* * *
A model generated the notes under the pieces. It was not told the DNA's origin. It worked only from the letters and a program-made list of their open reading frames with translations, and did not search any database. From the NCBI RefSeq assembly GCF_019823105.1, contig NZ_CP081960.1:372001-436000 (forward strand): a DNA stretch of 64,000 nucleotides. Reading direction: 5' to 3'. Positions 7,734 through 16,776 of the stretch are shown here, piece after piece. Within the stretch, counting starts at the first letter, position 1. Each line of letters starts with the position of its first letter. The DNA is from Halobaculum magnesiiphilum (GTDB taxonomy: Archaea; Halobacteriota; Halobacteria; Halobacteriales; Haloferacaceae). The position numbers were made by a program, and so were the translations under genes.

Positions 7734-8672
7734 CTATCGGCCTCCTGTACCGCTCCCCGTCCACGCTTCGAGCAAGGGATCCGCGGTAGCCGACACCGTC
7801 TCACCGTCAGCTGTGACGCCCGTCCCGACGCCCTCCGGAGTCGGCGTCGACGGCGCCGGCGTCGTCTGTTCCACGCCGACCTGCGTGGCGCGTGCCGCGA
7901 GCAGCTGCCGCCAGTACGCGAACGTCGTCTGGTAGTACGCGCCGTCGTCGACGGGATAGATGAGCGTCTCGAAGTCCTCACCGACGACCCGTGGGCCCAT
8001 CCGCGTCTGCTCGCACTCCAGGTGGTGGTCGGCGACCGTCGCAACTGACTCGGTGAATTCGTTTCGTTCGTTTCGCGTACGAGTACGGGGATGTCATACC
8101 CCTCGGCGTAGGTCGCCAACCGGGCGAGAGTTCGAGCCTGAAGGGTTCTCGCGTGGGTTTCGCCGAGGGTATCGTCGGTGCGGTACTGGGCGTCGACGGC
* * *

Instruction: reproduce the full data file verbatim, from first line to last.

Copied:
A model generated the notes under the pieces. It was not told the DNA's origin. It worked only from the letters and a program-made list of their open reading frames with translations, and did not search any database. From the NCBI RefSeq assembly GCF_019823105.1, contig NZ_CP081960.1:372001-436000 (forward strand): a DNA stretch of 64,000 nucleotides. Reading direction: 5' to 3'. Positions 7,734 through 16,776 of the stretch are shown here, piece after piece. Within the stretch, counting starts at the first letter, position 1. Each line of letters starts with the position of its first letter. The DNA is from Halobaculum magnesiiphilum (GTDB taxonomy: Archaea; Halobacteriota; Halobacteria; Halobacteriales; Haloferacaceae). The position numbers were made by a program, and so were the translations under genes.

Positions 7734-8672
7734 CTATCGGCCTCCTGTACCGCTCCCCGTCCACGCTTCGAGCAAGGGATCCGCGGTAGCCGACACCGTC
7801 TCACCGTCAGCTGTGACGCCCGTCCCGACGCCCTCCGGAGTCGGCGTCGACGGCGCCGGCGTCGTCTGTTCCACGCCGACCTGCGTGGCGCGTGCCGCGA
7901 GCAGCTGCCGCCAGTACGCGAACGTCGTCTGGTAGTACGCGCCGTCGTCGACGGGATAGATGAGCGTCTCGAAGTCCTCACCGACGACCCGTGGGCCCAT
8001 CCGCGTCTGCTCGCACTCCAGGTGGTGGTCGGCGACCGTCGCAACTGACTCGGTGAATTCGTTTCGTTCGTTTCGCGTACGAGTACGGGGATGTCATACC
8101 CCTCGGCGTAGGTCGCCAACCGGGCGAGAGTTCGAGCCTGAAGGGTTCTCGCGTGGGTTTCGCCGAGGGTATCGTCGGTGCGGTACTGGGCGTCGACGGC